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And… I just realized Duncan had the same link in his very detailed post to me. I didn’t see it because we apparently posted at the same time!!

Thanks Duncan, I very much appreciate your explanations and it has helped very much. I’m getting it!

Downloaded Sparkle and will take it for a spin.

joette/redfeather


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Duncan is right to recommend “2x” (144ppi) at the largest pic size you will display. Three years ago I tested retina graphics extensively and found that 72ppi images look blurry and awful on retina iOS devices and Macs, but 144ppi looks very good, and 288ppi is great but almost too sharp. So 144ppi is the ideal in terms of look and filesize.

I usually can compress 144ppi JPGs to 44% in Photoshop without really seeing compression artifacts when displayed on a retina screen. But if there is a lot of tiny red text, I may need to take it up to a 50% compression to make it look nice. And when I need transparency, I tend to use PNG more than GIF because the filesize is smaller, and I use TinyPNG to compress my 24-bit PNGs into 8-bit files without noticeable loss in visual information.

So it seems that Sparkle will use your original pic as is, like a Freeway pass-thru image, when Sparkle displays that image at it’s actual 144ppi size, but Sparkle (or rather, the browser) will shrink the image when that same pic scales down on a responsive page, and Sparkle will present a lower rez 72ppi version of the pic when Sparkle wants to display it on non-retina machines. But how fuzzy or sharp that 72ppi image will be is not something I’ve tested in Sparkle, nor do I know if 8-bit PNGs will remain 8-bit PNGs (and so on) when Sparkle does it’s image manipulations. What I find in Photoshop is that if I make a 144ppi image to be 72ppi, it needs a little sharpening to look its best, unless I use the “sharper” resize antialias setting in Photoshop. So an extensive test in Sparkle would be necessary for one to know exactly graphics are output to both 72ppi and retina devices.


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Duncan is right to recommend “2x” (144ppi) at the largest pic size you will display. Three years ago I tested retina graphics extensively and found that 72ppi images look blurry and awful on retina iOS devices and Macs, but 144ppi looks very good, and 288ppi is great but almost too sharp. So 144ppi is the ideal in terms of look and file size.

As mentioned “dpi” is an incorrect term. You might want to use it as a label but it’s rather abstract, 1x/2x/3x seem easier to remember. 3x would be 216dpi by that metric.

I usually can compress 144ppi JPGs to 44% in Photoshop without really seeing compression artifacts when displayed on a retina screen. But if there is a lot of tiny red text, I may need to take it up to a 50% compression to make it look nice.

The optimal JPG compression really depends a lot on the content, absolute figures like that aren’t a good rule of thumb. Optimal compression is still a bit of a research topic, Google built this tool which is a “psychovisual estimator" somewhat like mp3 uses psychoacoustics to compress best for music:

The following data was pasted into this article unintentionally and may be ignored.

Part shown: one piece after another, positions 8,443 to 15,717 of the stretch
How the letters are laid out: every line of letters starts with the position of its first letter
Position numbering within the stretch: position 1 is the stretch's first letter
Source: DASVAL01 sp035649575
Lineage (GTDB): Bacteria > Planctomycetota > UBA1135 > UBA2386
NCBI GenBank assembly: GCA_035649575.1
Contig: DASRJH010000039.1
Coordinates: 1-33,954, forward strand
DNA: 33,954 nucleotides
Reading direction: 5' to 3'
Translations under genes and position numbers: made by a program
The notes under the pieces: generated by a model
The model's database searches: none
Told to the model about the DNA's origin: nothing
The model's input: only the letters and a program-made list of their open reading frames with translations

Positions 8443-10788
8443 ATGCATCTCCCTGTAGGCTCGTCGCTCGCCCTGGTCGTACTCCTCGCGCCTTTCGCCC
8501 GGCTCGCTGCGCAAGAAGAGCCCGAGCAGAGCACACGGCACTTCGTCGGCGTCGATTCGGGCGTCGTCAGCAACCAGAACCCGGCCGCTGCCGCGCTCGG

GitHub - google/butteraugli: butteraugli estimates the psychovisual difference between two images https://github.com/google/butteraugli

That said the smaller the pixel size the smaller and less noticeable compression artifacts are, the more you can compress the same image, so if you’re compressing the non-retina 1x jpg at 60% you might compress the 2x at 50% and the 3x at 40%. For example http://silev.org/test/Retina-resize.html http://silev.org/test/Retina-resize.html shows this.

And when I need transparency, I tend to use PNG more than GIF because the filesize is smaller, and I use TinyPNG to compress my 24-bit PNGs into 8-bit files without noticeable loss in visual information.

GIF is definitely a file format that should not be used anymore, for any reason including animation. 8-bit PNG only has 1 bit for alpha which most of the time really looks ugly.

So it seems that Sparkle will use your original pic as is, like a Freeway pass-thru image, when Sparkle displays that image at it’s actual 144ppi size, but Sparkle (or rather, the browser) will shrink the image when that same pic scales down on a responsive page, and Sparkle will present a lower rez 72ppi version of the pic when Sparkle wants to display it on non-retina machines. But how fuzzy or sharp that 72ppi image will be is not something I’ve tested in Sparkle, nor do I know if 8-bit PNGs will remain 8-bit PNGs (and so on) when Sparkle does it’s image manipulations. What I find in Photoshop is that if I make a 144ppi image to be 72ppi, it needs a little sharpening to look its best, unless I use the “sharper” resize antialias setting in Photoshop. So an extensive test in Sparkle would be necessary for one to know exactly graphics are output to both 72ppi and retina devices.

Yes Sparkle is applying light sharpening when resizing images.

Ultimately I have to wonder if all the hard earned knowledge is something that is worth clinging on to. I just came across this yesterday:

http://monkeyphil.co/blog/i-used-to-build-websites http://monkeyphil.co/blog/i-used-to-build-websites

So essentially the £5k and up website market is gone. And that figure is falling, fast.

Duncan